Video Conferencing Check List & Tips
Whether participating in a Landing Expert video workshop or an interview practice, the following guide will help you prepare. To ensure a good experience and those of any other participants, you should always test your PC and capabilities well in advance of the meeting. Once a Landing Expert meeting starts, technical assistance is not available. So welcome and let’s get started!
Video Conference Set Up
Pre-requisites to ensure a timely start respectful of all participants requires you to download Zoom and test it in advance of the meeting.
ZOOM Video Conferencing will be used. Please sign up for Zoom in advance at http://www.zoom.us/signup. Zoom is free and uses a Citrix platform.
- Read the article ” The Ultimate Guide to Acing Video Interviews” on how to properly prepare and stage a video interview. The article provides technical information on how to set up a webcam and your physical environment. Here is another very helpful article:
Test Zoom with someone else so you are familiar with how to use it. It is a fairly intuitive platform.
- Once logged in, search for Gallery View so that all group members can see one another.
- Ten (5 to 10) minutes before the video conference, you will receive an email asking to join the conference. Click on the link to the video conference. Then click on the launcher to complete the connection.
General Video Tips
Essentials to making sure you look your best in a video conference.
- Make sure your face is well lit with no shadows.
- Be cognizant of back-lighting which will darken your face (e.g., bright lights or windows behind you).
- The camera should be eye level. Otherwise you will be looking down and perhaps create a double-chin effect.
- Test your voice quality.
- Have ear buds or a headset with built-in microphone in the event that your camera device doesn’t work or makes your voice sound weak.
- Eliminate background distractions like sloppy bookshelves and paintings behind you. The focus should be on you.
- Minimize noise. Barking dogs, children, and lawnmowers are not good.
Landing Expert Videos
Tell Me About Yourself
This is often the first, the most common, and, perhaps, the most important question you will be asked in an interview. You must know how to answer it correctly! It is not only a way for you to describe yourself and frame your abilities, it is also an opportunity, Watch this video to learn why.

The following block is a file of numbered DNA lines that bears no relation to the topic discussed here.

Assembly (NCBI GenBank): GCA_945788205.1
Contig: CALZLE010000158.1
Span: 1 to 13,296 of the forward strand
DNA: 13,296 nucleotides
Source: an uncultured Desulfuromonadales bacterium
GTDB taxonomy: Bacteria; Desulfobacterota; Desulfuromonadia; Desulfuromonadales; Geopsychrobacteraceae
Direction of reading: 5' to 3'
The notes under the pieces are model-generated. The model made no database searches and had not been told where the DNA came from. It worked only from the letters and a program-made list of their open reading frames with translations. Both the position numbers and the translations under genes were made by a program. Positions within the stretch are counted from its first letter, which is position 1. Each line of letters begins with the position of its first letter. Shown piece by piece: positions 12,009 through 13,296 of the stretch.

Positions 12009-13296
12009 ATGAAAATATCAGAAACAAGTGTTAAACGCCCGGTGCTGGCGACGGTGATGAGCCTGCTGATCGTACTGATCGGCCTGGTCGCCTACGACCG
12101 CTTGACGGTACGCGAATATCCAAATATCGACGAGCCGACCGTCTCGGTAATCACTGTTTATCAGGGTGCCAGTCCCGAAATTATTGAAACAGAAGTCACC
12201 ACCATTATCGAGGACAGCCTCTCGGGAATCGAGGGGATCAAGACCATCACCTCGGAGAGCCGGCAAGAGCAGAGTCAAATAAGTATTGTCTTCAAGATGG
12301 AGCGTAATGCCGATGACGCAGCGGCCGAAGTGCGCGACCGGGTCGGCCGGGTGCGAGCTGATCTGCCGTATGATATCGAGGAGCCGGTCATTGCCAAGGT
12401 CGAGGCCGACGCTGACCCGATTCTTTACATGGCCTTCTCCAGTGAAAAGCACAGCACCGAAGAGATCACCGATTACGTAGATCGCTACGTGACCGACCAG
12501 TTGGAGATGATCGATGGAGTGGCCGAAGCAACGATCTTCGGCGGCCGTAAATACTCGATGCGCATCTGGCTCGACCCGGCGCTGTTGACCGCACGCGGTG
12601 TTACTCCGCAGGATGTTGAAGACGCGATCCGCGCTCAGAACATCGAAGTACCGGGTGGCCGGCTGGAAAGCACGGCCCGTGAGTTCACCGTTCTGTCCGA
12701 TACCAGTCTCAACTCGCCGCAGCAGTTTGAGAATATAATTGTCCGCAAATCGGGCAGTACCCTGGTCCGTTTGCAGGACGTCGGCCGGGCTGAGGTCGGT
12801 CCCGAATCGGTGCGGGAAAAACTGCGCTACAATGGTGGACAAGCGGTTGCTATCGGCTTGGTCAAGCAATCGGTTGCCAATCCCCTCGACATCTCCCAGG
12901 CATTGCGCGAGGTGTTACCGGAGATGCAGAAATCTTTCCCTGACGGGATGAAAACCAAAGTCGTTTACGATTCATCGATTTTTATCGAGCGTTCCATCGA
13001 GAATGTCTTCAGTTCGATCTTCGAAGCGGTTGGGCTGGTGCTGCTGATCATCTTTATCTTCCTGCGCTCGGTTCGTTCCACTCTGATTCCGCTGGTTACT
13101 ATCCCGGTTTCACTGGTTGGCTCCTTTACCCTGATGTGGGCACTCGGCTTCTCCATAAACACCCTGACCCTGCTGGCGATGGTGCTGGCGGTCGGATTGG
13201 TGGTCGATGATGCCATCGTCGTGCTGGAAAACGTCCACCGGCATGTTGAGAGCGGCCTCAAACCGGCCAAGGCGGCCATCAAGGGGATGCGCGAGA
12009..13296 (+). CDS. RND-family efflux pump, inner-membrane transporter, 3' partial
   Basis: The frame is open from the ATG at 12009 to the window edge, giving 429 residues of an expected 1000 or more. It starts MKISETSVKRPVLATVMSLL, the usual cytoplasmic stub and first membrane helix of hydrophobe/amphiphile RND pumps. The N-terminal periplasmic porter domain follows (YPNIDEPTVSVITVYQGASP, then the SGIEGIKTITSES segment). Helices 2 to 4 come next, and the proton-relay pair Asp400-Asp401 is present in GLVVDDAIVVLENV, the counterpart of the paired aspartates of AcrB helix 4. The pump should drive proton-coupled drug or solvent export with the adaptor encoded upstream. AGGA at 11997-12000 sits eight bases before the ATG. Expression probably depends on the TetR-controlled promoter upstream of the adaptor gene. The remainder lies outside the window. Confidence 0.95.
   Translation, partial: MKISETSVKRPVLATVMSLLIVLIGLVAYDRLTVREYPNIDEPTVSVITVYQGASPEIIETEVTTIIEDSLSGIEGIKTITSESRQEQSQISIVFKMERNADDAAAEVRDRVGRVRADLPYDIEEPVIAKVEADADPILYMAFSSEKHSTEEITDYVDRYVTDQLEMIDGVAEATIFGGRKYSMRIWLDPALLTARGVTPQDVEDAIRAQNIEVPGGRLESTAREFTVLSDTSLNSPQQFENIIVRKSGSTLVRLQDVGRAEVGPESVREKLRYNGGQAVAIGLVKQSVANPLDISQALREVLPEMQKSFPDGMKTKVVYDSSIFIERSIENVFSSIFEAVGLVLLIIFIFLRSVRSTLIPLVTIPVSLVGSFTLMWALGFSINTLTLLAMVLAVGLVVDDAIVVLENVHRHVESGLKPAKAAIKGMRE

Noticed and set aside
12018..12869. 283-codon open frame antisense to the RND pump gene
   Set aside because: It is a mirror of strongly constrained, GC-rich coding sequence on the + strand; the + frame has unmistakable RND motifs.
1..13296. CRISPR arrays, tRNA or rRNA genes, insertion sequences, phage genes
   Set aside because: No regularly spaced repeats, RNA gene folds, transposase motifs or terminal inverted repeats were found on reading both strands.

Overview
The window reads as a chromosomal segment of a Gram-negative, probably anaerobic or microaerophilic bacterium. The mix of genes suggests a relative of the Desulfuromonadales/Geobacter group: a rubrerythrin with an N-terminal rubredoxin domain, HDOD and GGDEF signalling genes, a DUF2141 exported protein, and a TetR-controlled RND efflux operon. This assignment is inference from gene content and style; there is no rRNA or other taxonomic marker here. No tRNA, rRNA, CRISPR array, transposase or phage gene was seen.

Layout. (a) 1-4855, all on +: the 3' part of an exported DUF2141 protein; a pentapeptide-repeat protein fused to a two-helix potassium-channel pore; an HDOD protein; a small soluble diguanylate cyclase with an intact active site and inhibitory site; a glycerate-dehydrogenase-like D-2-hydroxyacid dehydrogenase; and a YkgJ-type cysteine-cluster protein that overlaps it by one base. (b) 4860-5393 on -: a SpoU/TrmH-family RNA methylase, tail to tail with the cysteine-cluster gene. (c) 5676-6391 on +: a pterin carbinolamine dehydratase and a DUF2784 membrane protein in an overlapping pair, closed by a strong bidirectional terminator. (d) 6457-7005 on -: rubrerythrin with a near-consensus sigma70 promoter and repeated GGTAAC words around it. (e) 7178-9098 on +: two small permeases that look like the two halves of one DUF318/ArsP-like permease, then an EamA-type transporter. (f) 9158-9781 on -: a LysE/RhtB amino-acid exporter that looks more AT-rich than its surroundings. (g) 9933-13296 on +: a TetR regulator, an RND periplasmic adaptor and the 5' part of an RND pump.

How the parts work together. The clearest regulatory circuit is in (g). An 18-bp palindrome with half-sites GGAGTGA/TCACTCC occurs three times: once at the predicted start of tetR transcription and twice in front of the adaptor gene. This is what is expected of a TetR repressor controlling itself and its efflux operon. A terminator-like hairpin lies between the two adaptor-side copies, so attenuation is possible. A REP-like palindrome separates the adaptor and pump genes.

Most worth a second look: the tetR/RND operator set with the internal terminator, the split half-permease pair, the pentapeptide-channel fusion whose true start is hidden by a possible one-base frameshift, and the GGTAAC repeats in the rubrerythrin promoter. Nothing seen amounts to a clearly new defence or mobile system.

A Princeton Library Panel featuring Alex Freund
The Landing Expert, Alex Freund, discusses career strategies for college students and career planners.
Trapped in Unemployment
The chances of finding a job are grim for the four million long-term unemployed in the U.S., but Joe Carbone is looking to change that in his Connecticut town. Scott Pelley reports.
Brutal Job Search Reality for Older Americans Out of Work
Despite a rosier jobs picture in April, for Americans ages 55 or older who have been unemployed long-term, the prospect of finding work is greatly limited. Economic correspondent Paul Solman explores why older workers face joblessness and considerable financial strain.
How to Organize Your Day While In transition
This short video helps people in transition organize their day. It points out the specific activities recommended to follow in order to get connections, leads, referrals and hopefully invitations for interviews.
Read Your Interviewer, Talk in Their Language
When having a job interview you never know the type of person interviewing you. This short video will teach you how to identify the four types and provide guidance as to how to communicate better with each personality.
How to Improve Your Elevator Pitch for Jobs
Most peoples’ elevator pitch is lacking. They sound like everybody else and are not memorable. The elevator pitch has a goal. You want people to connect with you and follow up. Here are a few hints to improve yours.
LinkedIn versus the Résumé
In the past, the résumé was it. Times have changed, though, and employers check out candidates via their LinkedIn profiles. The LinkedIn profile provides much more of what a prospective employer is interested in: a candidate’s appearance, style, recommendations, endorsements, activity on social media, and much more.